Direct and Indirect Network Effects are Equivalent: A Comment on “Direct and Indirect Network Effects: Are They Equivalent?”
AbstractClements (2004) makes the following two claims: (i) unlike direct network effects, increases in the size of the market do not, in the case of indirect network effects, make standardization more likely, but (ii) indirect network effects are associated with excessive standardization. We show in Clements’ framework that neither of these results are correct: standardization is more likely as the number of software firms increases and when the type of market equilibrium is unique— there are only multiple networks or only standardization—there is never excessive standardization, but there could be insufficient standardization, just as is the case with direct network effects.
Download InfoIf you experience problems downloading a file, check if you have the proper application to view it first. In case of further problems read the IDEAS help page. Note that these files are not on the IDEAS site. Please be patient as the files may be large.
Bibliographic InfoPaper provided by C.E.P.R. Discussion Papers in its series CEPR Discussion Papers with number 9097.
Date of creation: Aug 2012
Date of revision:
Contact details of provider:
Postal: Centre for Economic Policy Research, 77 Bastwick Street, London EC1V 3PZ
Phone: 44 - 20 - 7183 8801
Fax: 44 - 20 - 7183 8820
Other versions of this item:
- Church, Jeffrey & Gandal, Neil, 2012. "Direct and indirect network effects are equivalent: A comment on “Direct and Indirect Network Effects: Are They Equivalent?”," International Journal of Industrial Organization, Elsevier, vol. 30(6), pages 708-712.
- D43 - Microeconomics - - Market Structure and Pricing - - - Oligopoly and Other Forms of Market Imperfection
- L1 - Industrial Organization - - Market Structure, Firm Strategy, and Market Performance
This paper has been announced in the following NEP Reports:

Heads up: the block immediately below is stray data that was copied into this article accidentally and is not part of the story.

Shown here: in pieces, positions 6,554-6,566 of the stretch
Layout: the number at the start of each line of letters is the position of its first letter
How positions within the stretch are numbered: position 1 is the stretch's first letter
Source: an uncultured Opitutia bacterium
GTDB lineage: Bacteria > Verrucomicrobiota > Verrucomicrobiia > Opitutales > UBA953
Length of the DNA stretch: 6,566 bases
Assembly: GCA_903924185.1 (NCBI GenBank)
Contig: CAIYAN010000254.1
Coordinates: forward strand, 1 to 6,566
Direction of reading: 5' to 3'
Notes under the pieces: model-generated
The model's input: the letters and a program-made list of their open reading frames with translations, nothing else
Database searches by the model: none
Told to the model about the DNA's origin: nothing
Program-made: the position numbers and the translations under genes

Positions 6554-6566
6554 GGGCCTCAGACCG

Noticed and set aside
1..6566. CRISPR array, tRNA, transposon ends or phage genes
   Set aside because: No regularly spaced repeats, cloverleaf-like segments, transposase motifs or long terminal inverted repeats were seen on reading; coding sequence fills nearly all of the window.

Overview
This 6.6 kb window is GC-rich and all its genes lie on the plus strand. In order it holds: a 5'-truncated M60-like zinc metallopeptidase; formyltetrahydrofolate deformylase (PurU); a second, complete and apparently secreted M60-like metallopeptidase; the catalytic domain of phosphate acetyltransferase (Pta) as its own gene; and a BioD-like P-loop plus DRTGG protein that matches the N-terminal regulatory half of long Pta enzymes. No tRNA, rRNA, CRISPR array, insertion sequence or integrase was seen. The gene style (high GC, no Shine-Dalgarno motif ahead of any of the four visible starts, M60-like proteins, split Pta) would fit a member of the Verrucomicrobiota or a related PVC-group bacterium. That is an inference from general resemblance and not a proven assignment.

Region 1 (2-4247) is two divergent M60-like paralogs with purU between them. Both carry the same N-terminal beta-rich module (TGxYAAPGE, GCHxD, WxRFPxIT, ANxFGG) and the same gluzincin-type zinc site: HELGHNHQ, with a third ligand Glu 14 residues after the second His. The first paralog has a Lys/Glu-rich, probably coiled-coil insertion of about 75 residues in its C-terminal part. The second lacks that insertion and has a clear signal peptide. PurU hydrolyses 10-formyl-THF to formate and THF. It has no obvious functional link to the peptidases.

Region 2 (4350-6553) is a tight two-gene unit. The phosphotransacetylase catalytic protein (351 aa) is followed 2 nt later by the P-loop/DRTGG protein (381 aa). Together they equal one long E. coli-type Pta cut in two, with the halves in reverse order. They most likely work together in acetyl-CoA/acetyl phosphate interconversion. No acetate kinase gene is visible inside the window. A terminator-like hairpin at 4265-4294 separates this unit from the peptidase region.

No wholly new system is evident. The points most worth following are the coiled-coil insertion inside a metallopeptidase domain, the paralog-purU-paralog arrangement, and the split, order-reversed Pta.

Please report citation or reference errors to , or , if you are the registered author of the cited work, log in to your RePEc Author Service profile, click on "citations" and make appropriate adjustments.:
- Church Jeffrey & Gandal Neil & Krause David, 2008.
"Indirect Network Effects and Adoption Externalities,"
Review of Network Economics,
De Gruyter, vol. 7(3), pages 1-22, September.
- Jeffrey Church & Neil Gandal & David Krause, 2003. "Indirect Network Effects and Adoption Externalities," Microeconomics 0301001, EconWPA.
- Church, Jeffrey & Gandal, Neil & Krause, David, 2003. "Indirect Network Effects and Adoption Externalities," CEPR Discussion Papers 3738, C.E.P.R. Discussion Papers.
- Farrell, Joseph & Saloner, Garth, 1986. "Standardization and variety," Economics Letters, Elsevier, vol. 20(1), pages 71-74.
- Church, Jeffrey & Gandal, Neil, 1992. "Network Effects, Software Provision, and Standardization," Journal of Industrial Economics, Wiley Blackwell, vol. 40(1), pages 85-103, March.
- Dixit, Avinash K & Stiglitz, Joseph E, 1975.
"Monopolistic Competition and Optimum Product Diversity,"
The Warwick Economics Research Paper Series (TWERPS)
64, University of Warwick, Department of Economics.
- Dixit, Avinash K & Stiglitz, Joseph E, 1977. "Monopolistic Competition and Optimum Product Diversity," American Economic Review, American Economic Association, vol. 67(3), pages 297-308, June.
- Clements, Matthew T., 2004. "Direct and indirect network effects: are they equivalent?," International Journal of Industrial Organization, Elsevier, vol. 22(5), pages 633-645, May.
For technical questions regarding this item, or to correct its authors, title, abstract, bibliographic or download information, contact: ().
If references are entirely missing, you can add them using this form.